The Assassin, the film that made director Hou Hsiao-hsien the darling of the 68th Cannes International Film Festival, landed in Chinese theaters on August 27.
Starring Shu Qi, Chang Chen, Ethan Juan and Japanese actor Tsumabuki Satoshi, The Assassin is based on a character from the short story collection Legend.
Set in the Tang Dynasty, the film follows Nie Yinniang, the daughter of a low- ranking general who is spirited away by a Taoist nun at the age of 10 and trained to kill her cousin Tian Ji’an.
Yinniang’s mother tries to stop her mission to avoid bringing chaos to the Yuan family.
As Yinniang’s father escorts an army leader to a safe place, she secretly follows them and learns the Yuan family has attacked her father to seize control of the country.
Although The Assassin found an audience abroad, in China it fails to stand up to Hou’s former films. The script is a confusing hodgepodge that attempts to blend modern and classical Chinese ?a problem exacerbated by chaotic editing. However, the scenery is undoubtedly beautiful and does a great job of capturing the magic of the Tang Dynasty.
Most of the film’s supporters on the mainland seem more interested in the director’s story than Assassin’s.
Hou was born in Guangdong province in 1947 and moved to Taiwan with his family. His father died when Hou was 12 years old; his mother followed five years later. Their deaths sent him into a downward spiral that destroyed his grades, cost him college admission and left him with few options outside the military.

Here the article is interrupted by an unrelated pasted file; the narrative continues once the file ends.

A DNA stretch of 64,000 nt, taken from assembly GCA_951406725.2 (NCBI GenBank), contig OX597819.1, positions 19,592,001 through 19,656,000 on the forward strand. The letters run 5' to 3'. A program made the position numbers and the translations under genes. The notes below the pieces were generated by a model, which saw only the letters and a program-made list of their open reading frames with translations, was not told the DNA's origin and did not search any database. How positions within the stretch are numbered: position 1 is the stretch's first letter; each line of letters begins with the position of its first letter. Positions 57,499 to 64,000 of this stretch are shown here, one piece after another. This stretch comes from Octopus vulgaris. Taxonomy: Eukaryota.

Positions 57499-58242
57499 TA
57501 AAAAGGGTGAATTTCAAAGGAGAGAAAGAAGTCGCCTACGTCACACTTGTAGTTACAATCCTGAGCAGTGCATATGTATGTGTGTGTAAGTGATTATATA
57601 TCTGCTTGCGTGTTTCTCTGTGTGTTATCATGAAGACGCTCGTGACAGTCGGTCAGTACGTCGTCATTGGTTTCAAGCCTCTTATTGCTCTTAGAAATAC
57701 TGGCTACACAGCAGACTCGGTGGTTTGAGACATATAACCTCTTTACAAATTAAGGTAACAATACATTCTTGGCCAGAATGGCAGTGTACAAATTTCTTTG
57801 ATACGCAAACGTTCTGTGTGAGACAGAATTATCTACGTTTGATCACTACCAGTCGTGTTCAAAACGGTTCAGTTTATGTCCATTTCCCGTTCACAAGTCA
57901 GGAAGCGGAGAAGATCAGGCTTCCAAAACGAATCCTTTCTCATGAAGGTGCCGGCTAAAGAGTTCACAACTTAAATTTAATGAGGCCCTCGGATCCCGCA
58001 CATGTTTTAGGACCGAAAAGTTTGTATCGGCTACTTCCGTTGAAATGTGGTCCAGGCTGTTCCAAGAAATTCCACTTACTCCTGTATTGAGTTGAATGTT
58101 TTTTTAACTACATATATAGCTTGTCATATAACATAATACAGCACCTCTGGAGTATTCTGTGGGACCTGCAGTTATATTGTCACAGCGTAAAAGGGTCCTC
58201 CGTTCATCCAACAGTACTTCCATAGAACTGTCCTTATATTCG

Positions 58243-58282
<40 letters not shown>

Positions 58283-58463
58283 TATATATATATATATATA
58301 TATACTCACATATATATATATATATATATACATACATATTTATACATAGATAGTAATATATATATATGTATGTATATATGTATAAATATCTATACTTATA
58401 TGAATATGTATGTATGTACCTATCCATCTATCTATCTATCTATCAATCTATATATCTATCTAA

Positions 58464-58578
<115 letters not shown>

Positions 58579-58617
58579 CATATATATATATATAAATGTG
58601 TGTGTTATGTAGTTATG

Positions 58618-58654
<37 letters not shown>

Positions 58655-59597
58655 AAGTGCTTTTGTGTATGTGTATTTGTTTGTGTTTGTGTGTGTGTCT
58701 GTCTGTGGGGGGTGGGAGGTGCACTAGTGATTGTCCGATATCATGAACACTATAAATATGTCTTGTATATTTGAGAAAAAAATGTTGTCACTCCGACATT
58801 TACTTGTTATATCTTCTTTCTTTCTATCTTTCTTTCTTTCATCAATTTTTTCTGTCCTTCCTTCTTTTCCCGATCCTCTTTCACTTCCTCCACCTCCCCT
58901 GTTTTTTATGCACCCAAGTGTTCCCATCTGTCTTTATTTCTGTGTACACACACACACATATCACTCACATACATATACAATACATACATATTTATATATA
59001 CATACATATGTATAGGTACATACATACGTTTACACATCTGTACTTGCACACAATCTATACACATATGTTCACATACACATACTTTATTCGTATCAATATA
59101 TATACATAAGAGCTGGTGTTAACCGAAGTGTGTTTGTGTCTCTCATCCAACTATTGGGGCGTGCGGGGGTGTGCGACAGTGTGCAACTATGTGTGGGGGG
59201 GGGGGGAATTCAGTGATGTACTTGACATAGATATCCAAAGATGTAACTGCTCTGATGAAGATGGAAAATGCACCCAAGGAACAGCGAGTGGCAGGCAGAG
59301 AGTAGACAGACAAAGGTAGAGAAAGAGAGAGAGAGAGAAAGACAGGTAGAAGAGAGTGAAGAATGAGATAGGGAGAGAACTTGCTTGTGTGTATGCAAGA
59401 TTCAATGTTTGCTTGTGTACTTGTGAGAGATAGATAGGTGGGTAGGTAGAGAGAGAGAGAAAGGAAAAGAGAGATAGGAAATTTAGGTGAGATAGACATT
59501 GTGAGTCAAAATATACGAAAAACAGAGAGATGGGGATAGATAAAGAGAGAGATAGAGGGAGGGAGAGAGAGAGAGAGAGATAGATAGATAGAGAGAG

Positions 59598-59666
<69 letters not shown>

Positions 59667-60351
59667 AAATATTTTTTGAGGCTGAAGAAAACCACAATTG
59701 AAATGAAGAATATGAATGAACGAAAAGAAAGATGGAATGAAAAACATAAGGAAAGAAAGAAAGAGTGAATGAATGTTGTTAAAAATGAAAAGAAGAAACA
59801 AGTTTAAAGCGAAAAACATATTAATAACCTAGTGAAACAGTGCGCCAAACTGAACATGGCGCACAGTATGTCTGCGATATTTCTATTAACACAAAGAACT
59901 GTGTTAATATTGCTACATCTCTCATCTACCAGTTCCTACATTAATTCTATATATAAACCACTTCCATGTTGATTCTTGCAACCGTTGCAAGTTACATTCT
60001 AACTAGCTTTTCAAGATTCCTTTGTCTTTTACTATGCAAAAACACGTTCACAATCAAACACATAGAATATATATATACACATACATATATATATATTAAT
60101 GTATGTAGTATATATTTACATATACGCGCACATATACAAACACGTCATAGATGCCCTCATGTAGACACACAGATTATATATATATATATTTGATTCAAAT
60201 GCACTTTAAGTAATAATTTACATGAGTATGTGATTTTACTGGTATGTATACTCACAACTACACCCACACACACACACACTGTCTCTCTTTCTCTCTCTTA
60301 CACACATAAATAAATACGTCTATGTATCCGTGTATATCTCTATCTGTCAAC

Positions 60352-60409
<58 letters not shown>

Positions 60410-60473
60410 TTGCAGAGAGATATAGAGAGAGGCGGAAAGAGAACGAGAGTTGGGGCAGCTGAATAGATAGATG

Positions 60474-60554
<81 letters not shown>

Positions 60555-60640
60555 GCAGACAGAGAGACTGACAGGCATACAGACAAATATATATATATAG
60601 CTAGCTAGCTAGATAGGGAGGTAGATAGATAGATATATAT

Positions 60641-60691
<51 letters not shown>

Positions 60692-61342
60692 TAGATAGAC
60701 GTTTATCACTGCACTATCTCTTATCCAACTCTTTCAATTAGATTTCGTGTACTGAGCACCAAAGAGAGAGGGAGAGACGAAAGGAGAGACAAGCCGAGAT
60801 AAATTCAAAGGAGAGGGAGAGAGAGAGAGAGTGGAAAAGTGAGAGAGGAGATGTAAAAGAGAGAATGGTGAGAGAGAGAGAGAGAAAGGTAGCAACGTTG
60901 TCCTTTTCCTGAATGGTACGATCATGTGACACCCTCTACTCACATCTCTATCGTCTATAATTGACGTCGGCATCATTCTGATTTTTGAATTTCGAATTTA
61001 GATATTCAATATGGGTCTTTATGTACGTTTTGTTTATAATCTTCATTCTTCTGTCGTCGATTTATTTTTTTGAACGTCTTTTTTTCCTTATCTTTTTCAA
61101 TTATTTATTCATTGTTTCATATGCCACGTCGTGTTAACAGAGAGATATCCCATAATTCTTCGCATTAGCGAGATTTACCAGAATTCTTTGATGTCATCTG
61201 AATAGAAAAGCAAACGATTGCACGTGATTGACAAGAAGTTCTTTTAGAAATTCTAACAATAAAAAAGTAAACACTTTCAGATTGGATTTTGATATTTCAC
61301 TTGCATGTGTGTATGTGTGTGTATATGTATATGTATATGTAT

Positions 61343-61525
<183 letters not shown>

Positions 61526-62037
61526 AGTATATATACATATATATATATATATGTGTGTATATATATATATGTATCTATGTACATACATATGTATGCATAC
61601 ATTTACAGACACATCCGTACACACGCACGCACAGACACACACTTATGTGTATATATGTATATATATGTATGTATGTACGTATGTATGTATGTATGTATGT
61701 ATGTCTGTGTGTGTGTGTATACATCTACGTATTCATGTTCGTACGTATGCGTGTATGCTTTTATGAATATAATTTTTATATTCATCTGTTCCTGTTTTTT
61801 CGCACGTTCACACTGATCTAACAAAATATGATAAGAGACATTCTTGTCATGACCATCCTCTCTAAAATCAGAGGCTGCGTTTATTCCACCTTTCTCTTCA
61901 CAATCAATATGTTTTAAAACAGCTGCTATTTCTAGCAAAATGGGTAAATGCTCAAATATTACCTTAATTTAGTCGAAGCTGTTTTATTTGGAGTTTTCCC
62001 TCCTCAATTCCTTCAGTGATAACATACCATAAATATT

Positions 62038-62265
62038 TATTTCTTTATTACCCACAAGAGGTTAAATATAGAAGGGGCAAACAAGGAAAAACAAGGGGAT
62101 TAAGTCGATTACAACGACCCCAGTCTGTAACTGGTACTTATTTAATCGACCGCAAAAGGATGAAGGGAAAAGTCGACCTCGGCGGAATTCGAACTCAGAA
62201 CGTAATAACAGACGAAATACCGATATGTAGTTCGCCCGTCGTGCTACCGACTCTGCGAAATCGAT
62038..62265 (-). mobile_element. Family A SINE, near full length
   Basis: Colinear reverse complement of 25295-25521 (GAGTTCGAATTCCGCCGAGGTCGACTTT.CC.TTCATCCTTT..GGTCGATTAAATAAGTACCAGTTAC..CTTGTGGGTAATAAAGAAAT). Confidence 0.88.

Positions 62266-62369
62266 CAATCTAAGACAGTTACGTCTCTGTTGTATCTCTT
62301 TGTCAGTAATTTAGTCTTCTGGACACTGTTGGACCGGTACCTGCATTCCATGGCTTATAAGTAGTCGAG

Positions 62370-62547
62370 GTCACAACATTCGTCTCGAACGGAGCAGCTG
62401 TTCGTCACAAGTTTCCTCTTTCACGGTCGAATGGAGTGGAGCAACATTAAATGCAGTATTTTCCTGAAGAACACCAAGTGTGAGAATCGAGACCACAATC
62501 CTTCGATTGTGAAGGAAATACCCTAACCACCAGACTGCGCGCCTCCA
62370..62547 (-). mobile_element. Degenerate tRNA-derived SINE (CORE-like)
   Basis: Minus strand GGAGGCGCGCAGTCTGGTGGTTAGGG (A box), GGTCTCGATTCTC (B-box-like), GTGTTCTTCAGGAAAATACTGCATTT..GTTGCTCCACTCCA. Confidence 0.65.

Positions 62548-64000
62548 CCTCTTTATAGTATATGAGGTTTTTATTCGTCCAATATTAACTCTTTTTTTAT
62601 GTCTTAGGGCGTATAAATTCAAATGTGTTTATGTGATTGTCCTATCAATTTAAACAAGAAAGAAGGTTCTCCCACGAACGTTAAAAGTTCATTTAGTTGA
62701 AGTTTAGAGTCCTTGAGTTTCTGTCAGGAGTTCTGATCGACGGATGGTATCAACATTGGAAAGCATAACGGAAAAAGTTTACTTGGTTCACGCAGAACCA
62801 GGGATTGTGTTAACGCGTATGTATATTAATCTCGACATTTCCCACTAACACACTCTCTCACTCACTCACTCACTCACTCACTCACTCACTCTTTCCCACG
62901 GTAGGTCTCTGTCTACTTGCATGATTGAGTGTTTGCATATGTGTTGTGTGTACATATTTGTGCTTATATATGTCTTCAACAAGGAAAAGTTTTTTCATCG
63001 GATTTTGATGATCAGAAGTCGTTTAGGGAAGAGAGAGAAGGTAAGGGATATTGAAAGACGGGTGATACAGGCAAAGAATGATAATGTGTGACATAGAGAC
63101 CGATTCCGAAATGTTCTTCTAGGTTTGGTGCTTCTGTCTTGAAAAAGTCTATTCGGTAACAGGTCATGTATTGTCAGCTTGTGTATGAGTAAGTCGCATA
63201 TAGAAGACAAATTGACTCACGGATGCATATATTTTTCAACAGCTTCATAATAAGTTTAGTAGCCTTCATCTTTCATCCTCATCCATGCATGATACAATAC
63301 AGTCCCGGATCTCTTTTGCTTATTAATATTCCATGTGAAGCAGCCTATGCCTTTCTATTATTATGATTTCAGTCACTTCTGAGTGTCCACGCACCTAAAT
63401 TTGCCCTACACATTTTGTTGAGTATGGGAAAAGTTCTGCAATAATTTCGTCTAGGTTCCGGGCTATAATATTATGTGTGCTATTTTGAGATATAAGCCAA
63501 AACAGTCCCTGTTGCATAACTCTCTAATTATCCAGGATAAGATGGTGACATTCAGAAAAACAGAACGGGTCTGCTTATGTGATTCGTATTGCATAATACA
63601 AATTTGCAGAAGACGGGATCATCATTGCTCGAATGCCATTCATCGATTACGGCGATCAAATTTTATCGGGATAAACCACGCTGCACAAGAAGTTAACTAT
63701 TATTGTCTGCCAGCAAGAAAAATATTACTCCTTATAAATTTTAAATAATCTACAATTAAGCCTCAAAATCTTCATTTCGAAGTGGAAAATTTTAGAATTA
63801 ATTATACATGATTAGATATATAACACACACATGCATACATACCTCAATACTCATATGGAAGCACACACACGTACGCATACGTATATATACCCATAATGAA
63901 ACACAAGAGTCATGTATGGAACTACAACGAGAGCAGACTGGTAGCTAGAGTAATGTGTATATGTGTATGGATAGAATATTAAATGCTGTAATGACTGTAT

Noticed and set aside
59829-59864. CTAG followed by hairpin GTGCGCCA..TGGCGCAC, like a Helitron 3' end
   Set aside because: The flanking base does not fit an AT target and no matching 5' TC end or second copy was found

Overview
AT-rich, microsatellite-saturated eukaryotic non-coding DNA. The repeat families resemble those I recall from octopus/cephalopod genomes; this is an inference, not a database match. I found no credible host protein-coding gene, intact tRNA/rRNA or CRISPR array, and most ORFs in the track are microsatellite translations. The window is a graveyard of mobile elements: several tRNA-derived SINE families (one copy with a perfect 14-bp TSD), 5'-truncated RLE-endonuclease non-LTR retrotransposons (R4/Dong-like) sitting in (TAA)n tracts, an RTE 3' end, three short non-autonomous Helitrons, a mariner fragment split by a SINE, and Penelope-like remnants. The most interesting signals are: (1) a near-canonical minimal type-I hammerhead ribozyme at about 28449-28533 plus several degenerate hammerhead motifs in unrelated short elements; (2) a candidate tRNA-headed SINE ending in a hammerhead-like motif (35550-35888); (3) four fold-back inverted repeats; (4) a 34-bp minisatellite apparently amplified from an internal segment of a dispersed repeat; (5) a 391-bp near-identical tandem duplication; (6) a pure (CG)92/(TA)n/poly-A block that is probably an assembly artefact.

As a soldier, Hou watched the English film Crossroad and decided to dedicate his life to filmmaking.
He enrolled in film school after he finished military service but failed to find work in the industry. Hou ultimately ended up selling computers.
It wasn’t until 1973 that Hou actually did something related to film. Director Lee Hsing was looking for a screenwriter, and Hou抯 teacher recommended him.
In less than 10 years, Hou developed a style focused on long shots, and many of his films began to appear at film festivals. Among all his films, Flowers of Shanghai is the best known, starring the famous couple, Hong Kong actor Leung Chiu Wai and actress Carina Lau.
Others focused more on the personal story of actress Shu Qi.
Shu got her start as a model and adult film star. She was the first actress to win Best Supporting Actress and Best New Actress for an adult film at the Hong Kong Film Awards.
Shu eventually decided to put on the clothes that she took off when she was young, and won many fans with popular films including If You Are The One, Three Times and Gone With the Bullets.